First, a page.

We should not be distracted by Jacob Zuma's conspiracy theories

18 July 2019 - 09:18
By AND Nompumelelo Runji
Former president Jacob Zuma continues to give his testimony at the commission of Inquiry into state capture, corruption and fraud in government under his watch. /SANDILE NDLOVU
Former president Jacob Zuma continues to give his testimony at the commission of Inquiry into state capture, corruption and fraud in government under his watch. /SANDILE NDLOVU

Appearing at the state of capture commission this week, former president Jacob Zuma painted the commission as a politicised structure.

As he sees it, the commission is part of the ongoing conspiracy to taint him with corruption and remove him from the political scene.

Outside of the intrigue regarding the alleged infiltration and planting of spies targeted at the former president, Zuma's testimony is significant for unpacking the challenges of governance in South Africa.

Zuma's testimony is important for understanding the consequences of disregarding the principle of the separation of powers.

It is clear from his first day of testimony that Zuma is using the commission to rubbish allegations and official reports that have directly or indirectly linked him to any corruption or impropriety.

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It has always been his contention that the public protector's recommendations are not binding and also that Thuli Madonsela's findings against him on the Nkandla security upgrades and on state capture are largely conjecture.

He continues to hold the view that the public protector is a political player rather than an objective referee between the state and the public.

The hallmark of Zuma's administration was the general attitude of resistance to oversight and attempts to hold the president accountable and answerable.

It should come as no surprise given that his entire campaign for the ANC presidency as well as his argument for the dropping of charges in relation to his relationship with Schabir Shaik was premised on this narrative of conspiracy.

Zuma took on the presidency with the mind of an intelligence boss, already sceptical and paranoid about the intentions of state institutions.

How could a president that is cynical about the state edifice, which he believed was engaged in a plot to entrap him, accept the exercise of oversight over his conduct and that of the government under his watch?

Zuma has struggled to accept the oversight authority of parliament as well as the investigative authority of the public protector because he has an attitude of mistrust towards state institutions.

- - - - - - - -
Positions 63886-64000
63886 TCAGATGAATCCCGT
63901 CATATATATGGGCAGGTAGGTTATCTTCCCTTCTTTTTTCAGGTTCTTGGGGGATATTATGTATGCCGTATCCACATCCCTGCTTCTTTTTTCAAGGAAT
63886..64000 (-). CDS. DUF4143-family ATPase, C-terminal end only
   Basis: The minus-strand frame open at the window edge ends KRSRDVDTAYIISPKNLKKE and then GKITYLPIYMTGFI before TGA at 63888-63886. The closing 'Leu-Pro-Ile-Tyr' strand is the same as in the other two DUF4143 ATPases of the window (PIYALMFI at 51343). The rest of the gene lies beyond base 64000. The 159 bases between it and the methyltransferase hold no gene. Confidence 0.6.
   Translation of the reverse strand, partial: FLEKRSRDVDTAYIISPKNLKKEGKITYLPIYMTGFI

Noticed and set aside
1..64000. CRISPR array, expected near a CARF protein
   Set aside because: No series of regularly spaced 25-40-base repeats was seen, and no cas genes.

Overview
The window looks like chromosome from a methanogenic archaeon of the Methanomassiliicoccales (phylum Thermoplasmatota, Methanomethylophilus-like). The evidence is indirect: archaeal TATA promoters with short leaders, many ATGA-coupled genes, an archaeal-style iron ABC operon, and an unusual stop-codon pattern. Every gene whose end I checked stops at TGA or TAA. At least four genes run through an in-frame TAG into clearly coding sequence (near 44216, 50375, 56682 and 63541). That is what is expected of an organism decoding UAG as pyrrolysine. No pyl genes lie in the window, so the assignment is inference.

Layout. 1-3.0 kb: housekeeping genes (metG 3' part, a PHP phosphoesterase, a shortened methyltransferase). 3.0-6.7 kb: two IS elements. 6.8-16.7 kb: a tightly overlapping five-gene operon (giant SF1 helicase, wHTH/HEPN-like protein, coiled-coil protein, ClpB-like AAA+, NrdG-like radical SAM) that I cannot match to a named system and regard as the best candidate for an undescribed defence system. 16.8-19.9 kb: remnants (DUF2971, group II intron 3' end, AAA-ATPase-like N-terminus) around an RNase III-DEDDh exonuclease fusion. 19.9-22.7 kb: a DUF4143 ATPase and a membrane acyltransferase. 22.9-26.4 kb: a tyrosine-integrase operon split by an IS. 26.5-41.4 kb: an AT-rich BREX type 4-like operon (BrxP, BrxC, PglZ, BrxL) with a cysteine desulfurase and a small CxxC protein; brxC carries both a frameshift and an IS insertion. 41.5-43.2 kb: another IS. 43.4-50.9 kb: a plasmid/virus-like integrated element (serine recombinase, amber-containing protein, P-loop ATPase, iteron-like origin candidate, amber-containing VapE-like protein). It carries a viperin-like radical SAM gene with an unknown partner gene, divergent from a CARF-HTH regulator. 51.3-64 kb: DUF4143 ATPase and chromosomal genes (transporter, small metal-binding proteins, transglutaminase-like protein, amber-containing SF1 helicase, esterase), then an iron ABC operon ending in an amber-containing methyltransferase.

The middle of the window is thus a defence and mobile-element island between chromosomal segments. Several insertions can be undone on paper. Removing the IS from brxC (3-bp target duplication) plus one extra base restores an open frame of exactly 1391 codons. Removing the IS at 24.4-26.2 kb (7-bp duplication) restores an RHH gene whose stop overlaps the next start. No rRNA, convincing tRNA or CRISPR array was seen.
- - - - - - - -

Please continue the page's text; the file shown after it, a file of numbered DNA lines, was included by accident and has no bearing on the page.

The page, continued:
His world view emanates from the logic of conspiracy and because everybody and state institutions have been infiltrated with those who are out to get him, the posture of his administration was to disregard, evade or avoid scrutiny and oversight.

Cabinet ministers during his tenure were known for obfuscation and for failing to appear before parliamentary committees, in some instances.

So conflicted were ANC MPs during this period that they acted more as a rubber stamp to the executive than as members of an independent institution enjoined to act as a check on executive authority and functions.

The processing of the public protector's report on security upgrades at Nkandla illustrates the point most aptly.

It is little wonder that the judiciary was called upon more frequently to adjudicate matters of a political nature than at previous times.

Despite Zuma's contention that the political edifice, including the opposition, is propelled by an agenda to drive him out, it is his resistance of parliamentary authority and his use of the courts to evade the reinstatement of charges against him that popularised political litigation.

If the public protector has been part of the "conspiracy" against him from when Madonsela directed him to pay for part of the upgrades of his Nkandla home, it follows then that her investigation of his relationship to the Guptas - leading to her recommendation of a commission of inquiry - is an extension of that conspiracy.

Zuma's narrative of infiltration, spies and conspiracy has serious implications for the work of the commission.

Should the commission have adverse findings on him and his administration's role in the re-purposing of the state for private interests, it will merely be serving the purpose for which it was initially envisioned: "to bury Zuma".

Zuma's testimony is less an effort to help shed light on the reality and extent of state capture than it is a project to cast doubt on its existence and to save his political legacy.

As observers of the commission we should fight the temptation to be distracted.

This commission is not about Zuma but about how the state has been and is being used to undermine the public interest, and what part he played in that, if any.

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